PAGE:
Wednesday, 2 February 2011

Just a few numbers about UK finances

A selection of plus and minuses to get things in perspective:


Annual spend on alcohol £54bn, gives duty and tax revenue of...?
Income tax £152bn
Cuts to public spending +£60bn
National Insurance ...?


UK tax avoidance £25bn
UK Defence £40bn
Trident £104bn (!!!)
NHS cost £102bn
Cost of credit crisis £400bn
UK debt interest £45bn


Government £867bn
Mortgages £1300bn
Credit cards £340bn

Government debt costs £95000 per household, add to this mortgage and credit card debt of £55000 per household. We are seriously in debt.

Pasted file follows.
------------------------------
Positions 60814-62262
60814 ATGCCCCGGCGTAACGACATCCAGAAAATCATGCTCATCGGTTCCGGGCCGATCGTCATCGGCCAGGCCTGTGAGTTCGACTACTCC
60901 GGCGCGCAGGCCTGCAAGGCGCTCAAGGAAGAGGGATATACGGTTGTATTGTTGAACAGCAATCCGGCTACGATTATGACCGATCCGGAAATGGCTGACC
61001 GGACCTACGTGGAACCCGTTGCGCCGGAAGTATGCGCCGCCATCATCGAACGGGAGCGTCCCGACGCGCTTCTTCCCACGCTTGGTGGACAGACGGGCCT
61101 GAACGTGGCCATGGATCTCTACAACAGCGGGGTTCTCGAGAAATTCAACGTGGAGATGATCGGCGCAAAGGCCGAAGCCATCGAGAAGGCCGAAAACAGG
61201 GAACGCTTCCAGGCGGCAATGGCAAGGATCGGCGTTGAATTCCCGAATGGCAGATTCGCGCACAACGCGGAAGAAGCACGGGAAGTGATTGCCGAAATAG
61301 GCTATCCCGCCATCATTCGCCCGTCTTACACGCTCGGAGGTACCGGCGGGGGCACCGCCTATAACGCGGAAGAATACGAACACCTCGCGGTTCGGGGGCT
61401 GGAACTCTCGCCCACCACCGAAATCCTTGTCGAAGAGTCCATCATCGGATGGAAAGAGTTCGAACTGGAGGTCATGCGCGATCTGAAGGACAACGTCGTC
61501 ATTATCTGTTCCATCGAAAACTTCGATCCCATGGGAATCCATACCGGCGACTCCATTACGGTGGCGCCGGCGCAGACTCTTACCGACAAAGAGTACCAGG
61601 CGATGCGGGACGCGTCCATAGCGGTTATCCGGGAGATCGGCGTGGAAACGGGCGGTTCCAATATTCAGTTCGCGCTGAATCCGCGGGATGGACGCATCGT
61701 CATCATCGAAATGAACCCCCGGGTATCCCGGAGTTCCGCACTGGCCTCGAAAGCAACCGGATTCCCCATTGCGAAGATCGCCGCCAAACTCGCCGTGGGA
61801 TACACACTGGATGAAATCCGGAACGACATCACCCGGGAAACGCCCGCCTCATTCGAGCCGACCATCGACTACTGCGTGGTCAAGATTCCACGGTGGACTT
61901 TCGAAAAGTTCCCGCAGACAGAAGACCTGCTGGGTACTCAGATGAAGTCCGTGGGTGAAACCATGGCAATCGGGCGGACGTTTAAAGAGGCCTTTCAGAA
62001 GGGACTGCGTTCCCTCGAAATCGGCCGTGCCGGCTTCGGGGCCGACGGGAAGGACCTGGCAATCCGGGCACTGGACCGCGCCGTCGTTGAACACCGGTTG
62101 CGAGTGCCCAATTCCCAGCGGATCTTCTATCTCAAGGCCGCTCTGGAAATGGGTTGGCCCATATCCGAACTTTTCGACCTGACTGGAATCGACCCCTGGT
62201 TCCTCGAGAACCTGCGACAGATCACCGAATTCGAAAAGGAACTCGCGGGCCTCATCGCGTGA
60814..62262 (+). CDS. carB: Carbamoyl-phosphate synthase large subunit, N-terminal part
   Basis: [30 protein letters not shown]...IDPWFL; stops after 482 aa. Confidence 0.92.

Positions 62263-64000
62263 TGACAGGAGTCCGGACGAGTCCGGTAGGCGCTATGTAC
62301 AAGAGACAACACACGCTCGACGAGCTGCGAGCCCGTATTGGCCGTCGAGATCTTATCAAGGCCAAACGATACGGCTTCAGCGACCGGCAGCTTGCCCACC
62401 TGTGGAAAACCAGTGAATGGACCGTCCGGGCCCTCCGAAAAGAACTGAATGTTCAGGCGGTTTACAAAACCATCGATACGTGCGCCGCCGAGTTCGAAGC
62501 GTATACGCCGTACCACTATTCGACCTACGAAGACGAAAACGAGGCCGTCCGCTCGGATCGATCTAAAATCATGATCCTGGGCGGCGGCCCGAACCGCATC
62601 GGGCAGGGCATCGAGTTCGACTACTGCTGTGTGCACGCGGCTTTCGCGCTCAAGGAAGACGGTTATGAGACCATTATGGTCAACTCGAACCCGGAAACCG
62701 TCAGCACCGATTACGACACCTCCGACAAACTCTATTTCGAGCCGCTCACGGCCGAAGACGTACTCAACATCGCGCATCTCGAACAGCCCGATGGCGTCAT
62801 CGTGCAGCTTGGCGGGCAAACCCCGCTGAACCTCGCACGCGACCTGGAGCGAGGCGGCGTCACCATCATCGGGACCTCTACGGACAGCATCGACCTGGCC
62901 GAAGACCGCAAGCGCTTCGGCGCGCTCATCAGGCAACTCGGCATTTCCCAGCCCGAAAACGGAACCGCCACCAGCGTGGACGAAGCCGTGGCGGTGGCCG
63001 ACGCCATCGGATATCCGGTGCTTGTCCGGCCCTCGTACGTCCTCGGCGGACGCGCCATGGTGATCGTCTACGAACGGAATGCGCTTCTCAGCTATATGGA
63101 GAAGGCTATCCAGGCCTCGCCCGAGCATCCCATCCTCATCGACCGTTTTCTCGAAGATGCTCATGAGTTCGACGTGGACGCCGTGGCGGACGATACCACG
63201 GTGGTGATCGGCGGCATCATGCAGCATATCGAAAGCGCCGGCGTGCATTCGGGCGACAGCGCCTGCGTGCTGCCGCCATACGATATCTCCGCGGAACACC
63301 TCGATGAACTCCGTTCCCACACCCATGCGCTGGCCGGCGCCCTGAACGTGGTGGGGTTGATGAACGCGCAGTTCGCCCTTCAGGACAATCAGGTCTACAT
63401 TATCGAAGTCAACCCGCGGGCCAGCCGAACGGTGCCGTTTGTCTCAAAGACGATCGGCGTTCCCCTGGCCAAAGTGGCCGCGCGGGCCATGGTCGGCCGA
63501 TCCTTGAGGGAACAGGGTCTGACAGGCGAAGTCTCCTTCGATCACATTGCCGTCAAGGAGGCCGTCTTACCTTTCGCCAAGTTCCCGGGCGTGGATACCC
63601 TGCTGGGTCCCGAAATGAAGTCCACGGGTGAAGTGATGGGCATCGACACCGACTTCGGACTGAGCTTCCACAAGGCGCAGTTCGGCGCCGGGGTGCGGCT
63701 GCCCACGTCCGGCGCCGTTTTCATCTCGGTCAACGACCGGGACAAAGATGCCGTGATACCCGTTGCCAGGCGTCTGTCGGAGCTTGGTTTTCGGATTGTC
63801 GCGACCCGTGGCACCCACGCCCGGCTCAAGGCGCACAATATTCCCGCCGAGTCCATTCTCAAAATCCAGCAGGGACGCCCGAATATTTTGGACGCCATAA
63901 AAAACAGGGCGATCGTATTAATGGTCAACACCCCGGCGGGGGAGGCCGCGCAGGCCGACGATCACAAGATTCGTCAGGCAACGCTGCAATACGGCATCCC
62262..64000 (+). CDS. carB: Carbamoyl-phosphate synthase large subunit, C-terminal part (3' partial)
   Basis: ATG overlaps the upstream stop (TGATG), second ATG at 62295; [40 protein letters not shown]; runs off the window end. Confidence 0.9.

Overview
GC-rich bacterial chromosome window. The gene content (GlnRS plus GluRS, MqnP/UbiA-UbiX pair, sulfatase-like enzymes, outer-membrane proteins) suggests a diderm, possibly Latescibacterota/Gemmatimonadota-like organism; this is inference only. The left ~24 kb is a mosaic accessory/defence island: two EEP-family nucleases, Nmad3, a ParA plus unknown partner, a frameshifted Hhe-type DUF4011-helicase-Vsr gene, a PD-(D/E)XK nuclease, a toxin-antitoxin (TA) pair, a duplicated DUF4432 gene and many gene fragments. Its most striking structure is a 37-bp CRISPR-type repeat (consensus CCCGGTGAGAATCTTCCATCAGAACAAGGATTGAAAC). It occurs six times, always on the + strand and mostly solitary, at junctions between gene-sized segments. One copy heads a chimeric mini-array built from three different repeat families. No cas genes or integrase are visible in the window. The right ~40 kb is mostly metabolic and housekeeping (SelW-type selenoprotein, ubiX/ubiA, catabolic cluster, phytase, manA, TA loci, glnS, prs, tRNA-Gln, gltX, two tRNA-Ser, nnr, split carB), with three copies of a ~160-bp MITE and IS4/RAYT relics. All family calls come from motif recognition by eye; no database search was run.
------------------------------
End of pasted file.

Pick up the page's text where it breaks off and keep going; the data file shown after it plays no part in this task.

And then you have to add the debt of the PFI initiatives, you know build it now, pay later, this adds £375bn. Then you have to add the liability for public sector pensions... and the liability for mortgage securities of £500bn.

Government net debt (borrowing) was around £35bn or 29% of GDP in 2000, and the Labour government set a target that it must not rise above 40% of GDP. However by 2007 it had risen to 37% of GDP, and in 2010 was 64% of GDP or 149bn, said to be due to recession and bailout of banks... both of which could have been avoided - recession by maintaining productive industry and banks by letting them go bust (as they did in USA, eg Lehman).


1995 20%
2005 13%

... a collapse of productive industry, no way this 13% can pay for all Labour's social spending.